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But the Majorcan found in extremis the breach to grab the first run. "It takes 90 hours to win a point, it goes beyond the joke, seriously," plagued the Austrian, looking at his clan. The world No. 4 had reasons to be frustrated: he played the tennis of his life and yet that was not enough. Last year, he probably would not have returned. But he went back to the fight: since it did not pay in the baseline, he redoubled aggressiveness. His determination finally paid, he returned to a set everywhere (7-5).

The master of the place had just been stung in his pride. "From there, Rafa started to walk on me"summed up his victim. This is the Mallorcan ritual: her prey pulls her head out of the water, she thinks she has put the animal on her knees and immediately, the Spaniard rushes to her throat. Thiem could not hold the intensity he had displayed for two sets: he imploded physically and mentally – no doubt he also paid his riot of energy to beat Novak Djokovic in the semifinals, in five sets and two days. A last return too long and the Spaniard was crumbling full length (6-3, 5-7, 6-1, 6-1).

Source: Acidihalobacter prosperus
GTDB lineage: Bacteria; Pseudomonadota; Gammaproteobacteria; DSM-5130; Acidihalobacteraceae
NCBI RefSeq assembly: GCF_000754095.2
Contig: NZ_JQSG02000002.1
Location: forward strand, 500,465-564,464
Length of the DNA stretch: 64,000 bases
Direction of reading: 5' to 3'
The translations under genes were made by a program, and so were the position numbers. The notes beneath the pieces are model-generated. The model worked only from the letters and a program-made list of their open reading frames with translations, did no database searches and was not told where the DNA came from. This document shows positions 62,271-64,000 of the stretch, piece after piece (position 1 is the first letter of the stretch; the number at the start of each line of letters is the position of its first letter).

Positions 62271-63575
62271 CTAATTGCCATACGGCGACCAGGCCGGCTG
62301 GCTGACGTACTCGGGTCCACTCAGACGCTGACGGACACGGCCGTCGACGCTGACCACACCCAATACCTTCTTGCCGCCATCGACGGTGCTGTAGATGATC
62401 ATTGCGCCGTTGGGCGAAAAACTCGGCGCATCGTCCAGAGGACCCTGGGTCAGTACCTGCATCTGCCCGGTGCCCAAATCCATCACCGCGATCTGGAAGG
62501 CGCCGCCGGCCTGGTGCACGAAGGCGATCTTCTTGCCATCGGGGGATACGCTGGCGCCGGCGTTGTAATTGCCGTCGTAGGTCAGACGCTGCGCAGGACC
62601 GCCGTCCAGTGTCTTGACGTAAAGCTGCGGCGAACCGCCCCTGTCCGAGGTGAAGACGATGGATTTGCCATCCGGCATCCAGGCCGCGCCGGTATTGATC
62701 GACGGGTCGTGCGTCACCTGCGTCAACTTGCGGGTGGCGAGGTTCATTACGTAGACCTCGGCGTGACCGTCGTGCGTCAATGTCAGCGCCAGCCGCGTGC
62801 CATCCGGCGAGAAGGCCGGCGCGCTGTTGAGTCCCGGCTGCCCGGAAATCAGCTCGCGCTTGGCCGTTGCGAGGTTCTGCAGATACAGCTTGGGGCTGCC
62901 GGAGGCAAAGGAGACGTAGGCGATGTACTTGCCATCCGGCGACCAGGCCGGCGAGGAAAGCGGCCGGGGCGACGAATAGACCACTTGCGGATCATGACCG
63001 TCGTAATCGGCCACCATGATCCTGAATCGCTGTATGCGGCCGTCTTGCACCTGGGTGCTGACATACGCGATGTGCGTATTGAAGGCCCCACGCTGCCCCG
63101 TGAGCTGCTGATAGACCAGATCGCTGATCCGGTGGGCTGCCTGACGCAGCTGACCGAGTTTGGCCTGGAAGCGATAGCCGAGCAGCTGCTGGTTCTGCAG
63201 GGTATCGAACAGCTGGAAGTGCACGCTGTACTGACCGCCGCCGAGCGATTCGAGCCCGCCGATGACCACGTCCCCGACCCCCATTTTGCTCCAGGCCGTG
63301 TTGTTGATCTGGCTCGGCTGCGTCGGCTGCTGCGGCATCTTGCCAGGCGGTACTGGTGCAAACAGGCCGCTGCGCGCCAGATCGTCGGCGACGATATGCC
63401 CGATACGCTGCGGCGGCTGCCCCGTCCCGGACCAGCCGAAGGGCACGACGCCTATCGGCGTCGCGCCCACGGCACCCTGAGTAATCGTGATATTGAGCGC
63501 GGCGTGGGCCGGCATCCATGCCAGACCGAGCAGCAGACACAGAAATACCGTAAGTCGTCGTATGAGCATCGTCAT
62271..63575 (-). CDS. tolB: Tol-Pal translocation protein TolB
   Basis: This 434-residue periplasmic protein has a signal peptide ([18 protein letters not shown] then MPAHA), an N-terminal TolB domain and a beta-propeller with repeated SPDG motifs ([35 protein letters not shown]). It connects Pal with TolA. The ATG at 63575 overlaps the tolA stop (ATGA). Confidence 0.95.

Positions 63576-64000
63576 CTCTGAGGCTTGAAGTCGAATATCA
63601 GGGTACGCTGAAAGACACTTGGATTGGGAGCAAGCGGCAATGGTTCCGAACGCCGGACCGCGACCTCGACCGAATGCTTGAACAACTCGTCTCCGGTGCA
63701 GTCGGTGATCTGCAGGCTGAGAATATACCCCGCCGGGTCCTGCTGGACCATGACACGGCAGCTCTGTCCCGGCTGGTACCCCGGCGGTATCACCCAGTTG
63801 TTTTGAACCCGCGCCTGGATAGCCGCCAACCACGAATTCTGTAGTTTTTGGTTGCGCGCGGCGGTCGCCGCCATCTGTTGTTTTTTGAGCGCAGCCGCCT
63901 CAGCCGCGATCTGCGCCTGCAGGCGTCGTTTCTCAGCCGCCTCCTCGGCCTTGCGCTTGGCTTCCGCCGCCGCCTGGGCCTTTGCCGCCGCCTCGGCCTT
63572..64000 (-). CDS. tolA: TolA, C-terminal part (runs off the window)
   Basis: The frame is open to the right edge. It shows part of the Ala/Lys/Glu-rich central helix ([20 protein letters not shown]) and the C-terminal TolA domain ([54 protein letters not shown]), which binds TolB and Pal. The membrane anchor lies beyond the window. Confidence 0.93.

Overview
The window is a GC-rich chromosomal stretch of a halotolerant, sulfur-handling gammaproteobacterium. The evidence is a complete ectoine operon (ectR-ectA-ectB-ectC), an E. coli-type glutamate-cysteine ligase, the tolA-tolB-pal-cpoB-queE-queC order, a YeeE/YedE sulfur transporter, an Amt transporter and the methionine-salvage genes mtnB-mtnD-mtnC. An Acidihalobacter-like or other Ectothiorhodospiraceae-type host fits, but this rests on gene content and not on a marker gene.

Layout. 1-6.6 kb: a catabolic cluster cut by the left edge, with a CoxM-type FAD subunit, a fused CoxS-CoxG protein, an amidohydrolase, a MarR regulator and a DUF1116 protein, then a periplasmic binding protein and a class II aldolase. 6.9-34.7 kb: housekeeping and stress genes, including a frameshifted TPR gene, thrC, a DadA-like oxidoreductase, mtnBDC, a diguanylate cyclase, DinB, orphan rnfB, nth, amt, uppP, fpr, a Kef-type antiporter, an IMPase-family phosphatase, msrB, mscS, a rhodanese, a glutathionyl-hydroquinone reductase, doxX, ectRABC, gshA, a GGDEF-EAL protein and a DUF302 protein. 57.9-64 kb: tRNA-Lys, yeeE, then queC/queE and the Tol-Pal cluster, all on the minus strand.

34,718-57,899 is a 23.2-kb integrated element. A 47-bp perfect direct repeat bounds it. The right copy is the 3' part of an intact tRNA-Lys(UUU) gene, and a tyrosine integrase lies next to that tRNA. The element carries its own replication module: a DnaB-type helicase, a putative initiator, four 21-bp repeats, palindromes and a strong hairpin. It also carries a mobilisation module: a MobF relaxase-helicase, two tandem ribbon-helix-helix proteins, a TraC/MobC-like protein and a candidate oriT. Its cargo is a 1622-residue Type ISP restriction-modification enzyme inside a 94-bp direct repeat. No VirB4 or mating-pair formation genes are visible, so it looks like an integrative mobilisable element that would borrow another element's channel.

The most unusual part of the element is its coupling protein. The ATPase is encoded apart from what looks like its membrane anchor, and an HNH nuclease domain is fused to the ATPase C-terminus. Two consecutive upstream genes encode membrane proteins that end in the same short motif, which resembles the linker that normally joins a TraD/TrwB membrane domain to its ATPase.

"It has improved again since last year"

The Austrian knew he was tackling for the second year in a row "One of the greatest challenges in the history of sport". Last year he had not existed, swept 6-2, 6-3, 6-2. This time, he touched his dream for a little less than two hours. "He has improved again since last year, he has further developed his game", he could not but notice.